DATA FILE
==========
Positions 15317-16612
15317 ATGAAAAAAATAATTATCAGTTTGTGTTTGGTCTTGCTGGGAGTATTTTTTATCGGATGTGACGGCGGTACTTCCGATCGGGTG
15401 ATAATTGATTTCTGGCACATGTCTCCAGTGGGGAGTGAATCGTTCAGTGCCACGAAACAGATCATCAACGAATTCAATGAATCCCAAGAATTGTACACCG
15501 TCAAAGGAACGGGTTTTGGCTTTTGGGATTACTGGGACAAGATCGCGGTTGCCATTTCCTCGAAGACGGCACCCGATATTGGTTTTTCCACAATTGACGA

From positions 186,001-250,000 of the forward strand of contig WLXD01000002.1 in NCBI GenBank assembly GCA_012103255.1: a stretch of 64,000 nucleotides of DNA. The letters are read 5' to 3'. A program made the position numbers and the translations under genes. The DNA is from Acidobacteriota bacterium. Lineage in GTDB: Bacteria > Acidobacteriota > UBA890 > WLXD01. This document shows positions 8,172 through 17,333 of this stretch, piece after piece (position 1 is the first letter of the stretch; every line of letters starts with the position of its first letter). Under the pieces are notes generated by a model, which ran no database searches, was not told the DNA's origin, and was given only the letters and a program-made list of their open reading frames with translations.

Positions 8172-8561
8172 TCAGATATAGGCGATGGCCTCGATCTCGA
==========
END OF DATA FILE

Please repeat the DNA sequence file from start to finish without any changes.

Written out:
Positions 15317-16612
15317 ATGAAAAAAATAATTATCAGTTTGTGTTTGGTCTTGCTGGGAGTATTTTTTATCGGATGTGACGGCGGTACTTCCGATCGGGTG
15401 ATAATTGATTTCTGGCACATGTCTCCAGTGGGGAGTGAATCGTTCAGTGCCACGAAACAGATCATCAACGAATTCAATGAATCCCAAGAATTGTACACCG
15501 TCAAAGGAACGGGTTTTGGCTTTTGGGATTACTGGGACAAGATCGCGGTTGCCATTTCCTCGAAGACGGCACCCGATATTGGTTTTTCCACAATTGACGA

From positions 186,001-250,000 of the forward strand of contig WLXD01000002.1 in NCBI GenBank assembly GCA_012103255.1: a stretch of 64,000 nucleotides of DNA. The letters are read 5' to 3'. A program made the position numbers and the translations under genes. The DNA is from Acidobacteriota bacterium. Lineage in GTDB: Bacteria > Acidobacteriota > UBA890 > WLXD01. This document shows positions 8,172 through 17,333 of this stretch, piece after piece (position 1 is the first letter of the stretch; every line of letters starts with the position of its first letter). Under the pieces are notes generated by a model, which ran no database searches, was not told the DNA's origin, and was given only the letters and a program-made list of their open reading frames with translations.

Positions 8172-8561
8172 TCAGATATAGGCGATGGCCTCGATCTCGA